Jules Massenet


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b St. Etienne, May 12, 1842; d Paris, August 13, 1912

Jules Massenet was the most prominent and prolific composer of French opera in the late 19th and early 20th centuries with more than 30 operas to his credit. Born the twelfth child in a typical bourgeois provincial family, Jules first studied piano with his mother. His skills were sufficient to be accepted by the Paris Conservatoire, where in 1859, he won first prize for piano performance. He spent his early adulthood giving lessons, providing entertainment at local cafés and playing timpani in the orchestra pits of the major opera houses.

Massenet studied composition with Ambroise Thomas, a celebrated composer of an earlier generation whose most significant works were Mignon (1866) and Hamlet (1868). Jules won the prestigious Prix de Rome in 1863 (with Hector Berlioz’ encouragement) and met Charles Garnier (a former Prix winner who would design the Paris and Monte Carlo Opéras) as well as a newly ordained Franz Liszt while residing at the students’ Italian abode, the Villa Medici. Liszt introduced him to his future wife, Louise-Constance de Gressy, then an aspiring piano student.

A requirement for winners of the Prix de Rome was to compose a one-act opera for the Opéra-Comique. This would be Massenet’s first staged work, La grand’tante (1867), coinciding with the Exposition Universelle, which would also yield Giuseppe Verdi’s Don Carlos, Charles Gounod’s Roméo et Juliette and Jacques Offenbach’s La Grande-Duchesse de Gérolstein. Massenet’s further attempts at opera in the years that followed were fruitless as cultural city life was interrupted by the Franco-Prussian War (1870–1871) and the siege of Paris (he and his friend Georges Bizet would both serve together in the National Guard).

Like several other composers of his day, Massenet’s abilities had the good fortune to attract the attention of Pauline Viardot, a mezzo-soprano from the immensely talented García family (the composer would remember her from the days she sang Gluck’s Orphée at the Théâtre-Lyrique when he was a pit musician). She promoted his oratorio, Marie-Magdeleine, singing the title role. The work premiered in 1873 at the Théâtre de l’Odéon, and later, during Lent in repertory with Verdi’s Requiem, conducted by the grand master himself at the Opéra-Comique (the theater’s then impresario, Camille de Locle was a close friend and collaborator).

In 1876, Massenet’s Orientalist opera Le roi de Lahore was accepted by the Opéra and premiered the following year at the recently opened Palais Garnier. Representatives of the Italian House of Ricordi heard the piece and arranged with the composer’s publisher, Georges Hartmann, to have it staged in Turin. The success of Il re di Lahore later at La Scala in 1879 led to an Italian commission for Erodiade (Hérodiade), based on a poem by Gustave Flaubert concerning the biblical legend of Herodias, her daughter Salome, her husband Herode and John the Baptist. Massenet played his score for Ricordi while he was in Paris for the French premiere of Verdi’s Aida at the Opéra, but the publisher uneasily postponed the premiere, leading to the first performances at Brussels’ Théâtre de la Monnaie in 1881.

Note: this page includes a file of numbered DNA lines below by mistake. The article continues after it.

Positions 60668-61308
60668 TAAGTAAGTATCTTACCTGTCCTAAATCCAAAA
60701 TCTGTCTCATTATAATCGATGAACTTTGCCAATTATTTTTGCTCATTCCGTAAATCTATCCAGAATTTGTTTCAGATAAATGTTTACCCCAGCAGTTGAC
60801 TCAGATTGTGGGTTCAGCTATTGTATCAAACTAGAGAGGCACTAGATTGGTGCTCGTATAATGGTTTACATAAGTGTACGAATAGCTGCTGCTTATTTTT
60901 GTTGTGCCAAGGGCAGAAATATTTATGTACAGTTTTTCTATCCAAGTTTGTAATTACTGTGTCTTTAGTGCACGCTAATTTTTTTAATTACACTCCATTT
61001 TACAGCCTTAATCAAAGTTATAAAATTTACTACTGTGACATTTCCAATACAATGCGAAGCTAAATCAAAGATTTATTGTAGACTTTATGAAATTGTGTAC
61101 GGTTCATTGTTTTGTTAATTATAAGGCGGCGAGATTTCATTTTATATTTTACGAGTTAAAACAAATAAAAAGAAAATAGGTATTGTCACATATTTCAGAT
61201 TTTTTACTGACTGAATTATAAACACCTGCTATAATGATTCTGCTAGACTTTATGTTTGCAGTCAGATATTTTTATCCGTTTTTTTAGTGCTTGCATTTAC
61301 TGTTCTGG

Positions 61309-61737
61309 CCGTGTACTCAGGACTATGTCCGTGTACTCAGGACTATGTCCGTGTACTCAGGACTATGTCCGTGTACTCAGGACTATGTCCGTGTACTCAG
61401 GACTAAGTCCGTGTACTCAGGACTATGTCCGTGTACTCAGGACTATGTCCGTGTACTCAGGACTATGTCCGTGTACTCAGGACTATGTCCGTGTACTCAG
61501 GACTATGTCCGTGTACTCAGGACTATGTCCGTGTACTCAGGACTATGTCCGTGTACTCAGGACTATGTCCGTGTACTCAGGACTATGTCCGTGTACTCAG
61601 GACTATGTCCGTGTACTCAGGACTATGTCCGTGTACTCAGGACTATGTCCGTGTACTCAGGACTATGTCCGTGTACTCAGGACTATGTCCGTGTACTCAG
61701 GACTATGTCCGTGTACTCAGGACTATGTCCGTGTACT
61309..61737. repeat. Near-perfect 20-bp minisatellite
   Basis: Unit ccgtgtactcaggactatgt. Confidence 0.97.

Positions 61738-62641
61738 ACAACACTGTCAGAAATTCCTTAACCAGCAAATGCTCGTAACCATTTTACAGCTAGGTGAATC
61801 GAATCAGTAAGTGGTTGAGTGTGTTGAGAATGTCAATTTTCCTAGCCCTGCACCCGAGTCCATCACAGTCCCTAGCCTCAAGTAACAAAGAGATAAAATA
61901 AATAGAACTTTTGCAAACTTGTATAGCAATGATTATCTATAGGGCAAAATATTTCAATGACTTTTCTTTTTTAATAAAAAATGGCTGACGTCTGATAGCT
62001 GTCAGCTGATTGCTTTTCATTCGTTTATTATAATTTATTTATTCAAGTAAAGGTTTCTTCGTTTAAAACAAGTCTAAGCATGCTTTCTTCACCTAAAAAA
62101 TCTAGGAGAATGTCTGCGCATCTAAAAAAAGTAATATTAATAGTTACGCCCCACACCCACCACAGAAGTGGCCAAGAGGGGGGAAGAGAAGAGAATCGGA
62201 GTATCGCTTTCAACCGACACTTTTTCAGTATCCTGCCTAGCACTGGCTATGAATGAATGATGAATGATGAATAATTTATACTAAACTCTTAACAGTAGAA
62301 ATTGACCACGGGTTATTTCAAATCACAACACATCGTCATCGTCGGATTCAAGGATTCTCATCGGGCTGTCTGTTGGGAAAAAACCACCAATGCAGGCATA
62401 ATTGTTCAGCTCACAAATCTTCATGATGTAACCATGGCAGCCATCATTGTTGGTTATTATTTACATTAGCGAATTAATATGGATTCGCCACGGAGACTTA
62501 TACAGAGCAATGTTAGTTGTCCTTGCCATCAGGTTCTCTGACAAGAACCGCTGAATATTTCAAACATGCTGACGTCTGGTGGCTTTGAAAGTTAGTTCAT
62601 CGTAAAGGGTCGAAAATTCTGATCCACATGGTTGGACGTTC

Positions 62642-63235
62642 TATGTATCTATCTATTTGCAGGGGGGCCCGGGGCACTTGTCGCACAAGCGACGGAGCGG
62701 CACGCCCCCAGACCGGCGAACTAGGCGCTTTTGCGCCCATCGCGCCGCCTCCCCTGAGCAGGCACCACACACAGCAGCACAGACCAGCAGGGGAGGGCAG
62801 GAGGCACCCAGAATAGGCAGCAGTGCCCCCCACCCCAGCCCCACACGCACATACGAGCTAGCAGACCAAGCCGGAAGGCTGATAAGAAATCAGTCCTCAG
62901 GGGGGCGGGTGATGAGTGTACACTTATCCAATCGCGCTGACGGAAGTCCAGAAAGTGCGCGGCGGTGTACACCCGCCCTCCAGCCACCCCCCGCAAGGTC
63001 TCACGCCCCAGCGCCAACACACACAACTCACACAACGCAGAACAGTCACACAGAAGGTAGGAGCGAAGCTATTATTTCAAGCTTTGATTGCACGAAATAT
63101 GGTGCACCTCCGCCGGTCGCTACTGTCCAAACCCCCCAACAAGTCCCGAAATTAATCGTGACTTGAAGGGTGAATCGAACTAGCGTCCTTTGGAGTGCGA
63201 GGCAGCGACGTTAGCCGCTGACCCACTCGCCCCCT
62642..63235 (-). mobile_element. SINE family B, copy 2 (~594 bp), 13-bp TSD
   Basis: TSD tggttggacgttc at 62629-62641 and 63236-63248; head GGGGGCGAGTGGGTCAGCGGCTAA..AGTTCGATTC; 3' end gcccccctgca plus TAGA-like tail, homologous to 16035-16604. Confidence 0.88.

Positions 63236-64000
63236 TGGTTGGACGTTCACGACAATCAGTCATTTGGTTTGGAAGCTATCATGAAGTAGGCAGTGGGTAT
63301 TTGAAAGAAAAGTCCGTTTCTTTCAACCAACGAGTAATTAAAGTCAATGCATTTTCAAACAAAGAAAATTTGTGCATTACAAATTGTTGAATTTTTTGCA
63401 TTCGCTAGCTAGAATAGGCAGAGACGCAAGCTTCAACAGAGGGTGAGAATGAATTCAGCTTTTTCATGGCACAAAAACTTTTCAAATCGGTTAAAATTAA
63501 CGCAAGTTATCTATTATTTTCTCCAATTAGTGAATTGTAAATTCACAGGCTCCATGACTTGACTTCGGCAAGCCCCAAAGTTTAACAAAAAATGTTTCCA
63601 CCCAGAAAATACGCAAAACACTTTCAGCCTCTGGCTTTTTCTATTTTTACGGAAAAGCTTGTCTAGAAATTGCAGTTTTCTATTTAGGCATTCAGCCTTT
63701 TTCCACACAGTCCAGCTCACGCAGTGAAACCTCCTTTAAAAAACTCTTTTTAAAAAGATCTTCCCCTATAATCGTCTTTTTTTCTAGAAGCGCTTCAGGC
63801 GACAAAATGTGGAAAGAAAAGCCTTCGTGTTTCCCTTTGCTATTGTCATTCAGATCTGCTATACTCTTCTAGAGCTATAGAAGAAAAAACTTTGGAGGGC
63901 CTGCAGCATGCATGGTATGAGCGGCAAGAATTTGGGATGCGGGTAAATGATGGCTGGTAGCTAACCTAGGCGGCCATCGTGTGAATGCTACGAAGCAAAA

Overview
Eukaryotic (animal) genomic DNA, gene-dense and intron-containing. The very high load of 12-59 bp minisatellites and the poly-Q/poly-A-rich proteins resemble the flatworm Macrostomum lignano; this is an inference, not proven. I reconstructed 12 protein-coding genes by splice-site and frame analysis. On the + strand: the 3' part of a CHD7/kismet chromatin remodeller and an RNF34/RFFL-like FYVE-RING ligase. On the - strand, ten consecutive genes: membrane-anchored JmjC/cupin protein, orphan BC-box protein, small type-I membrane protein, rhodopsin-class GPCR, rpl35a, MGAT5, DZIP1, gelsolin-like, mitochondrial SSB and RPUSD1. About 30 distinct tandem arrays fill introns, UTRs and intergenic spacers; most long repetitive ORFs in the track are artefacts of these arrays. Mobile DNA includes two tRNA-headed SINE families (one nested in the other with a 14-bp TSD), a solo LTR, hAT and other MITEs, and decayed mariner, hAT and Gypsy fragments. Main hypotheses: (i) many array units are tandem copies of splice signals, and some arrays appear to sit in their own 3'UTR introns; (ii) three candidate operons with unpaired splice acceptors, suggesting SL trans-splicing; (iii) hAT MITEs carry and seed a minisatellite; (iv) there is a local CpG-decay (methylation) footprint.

In the fickle music business of the late 19th century and eclipsed by a sudden public interest in Wagner, Paris’ leading composers were not necessarily guaranteed an open door at the Opéra or even the Opéra-Comique, so they had to be creative in pursuing other houses. Massenet would be lucky and was afforded auspicious premieres of his next few operas at either of these houses: Manon, based on the novel by Abbé Prévost (1884), Le Cid (1885), based on the play by Guillén de Castro y Bellís, Esclarmonde (1889), Le mage (1891), Thaïs (1894), and Le portrait de Manon (1894). However, Werther (1892) was produced in Vienna and La Navarraise (1894) saw its premiere in London. Massenet’s relationship with Raoul Gunsbourg’s Opéra de Monte-Carlo would begin with Le jongleur de Notre-Dame (1902) and would yield six new works.

Massenet’s later operas were largely based on fairy tale (Cendrillon, 1899; Grisélidis, 1901), Greco-Roman history and mythology (Ariane, 1906; Bacchus, 1909; Roma, 1912; Cléopâtre (1914); and literature [Sapho (after Alphonse Daudet); 1897; Chérubin (a continuation of Beaumarchais’ Figaro trilogy); 1905; Don Quichotte (after Cervantes), 1910]. His style has been accused of being static or even retrograde, yet his colorful, ethereal orchestration and long-breathed lyricism would have a profound effect on Italy’s giovane scuola, including Giacomo Puccini. In turn, Massenet nodded to current trends, producing the veristic La Navarraise, the textually Symbolist Thaïs and the Wagnerian Esclarmonde. He was a tireless worker willing to explore extensions of his own style, memorizing his libretti with attention to stress, composing without the use of a piano and producing a premiere nearly every year of his professional life. Massenet’s legacy has been overshadowed by others, yet the endurance of Manon, Werther and Cendrillon along with occasional revivals of Thaïs, Le Cid, Don Quichotte and Esclarmonde cement and secure his place in the pantheon of French opera.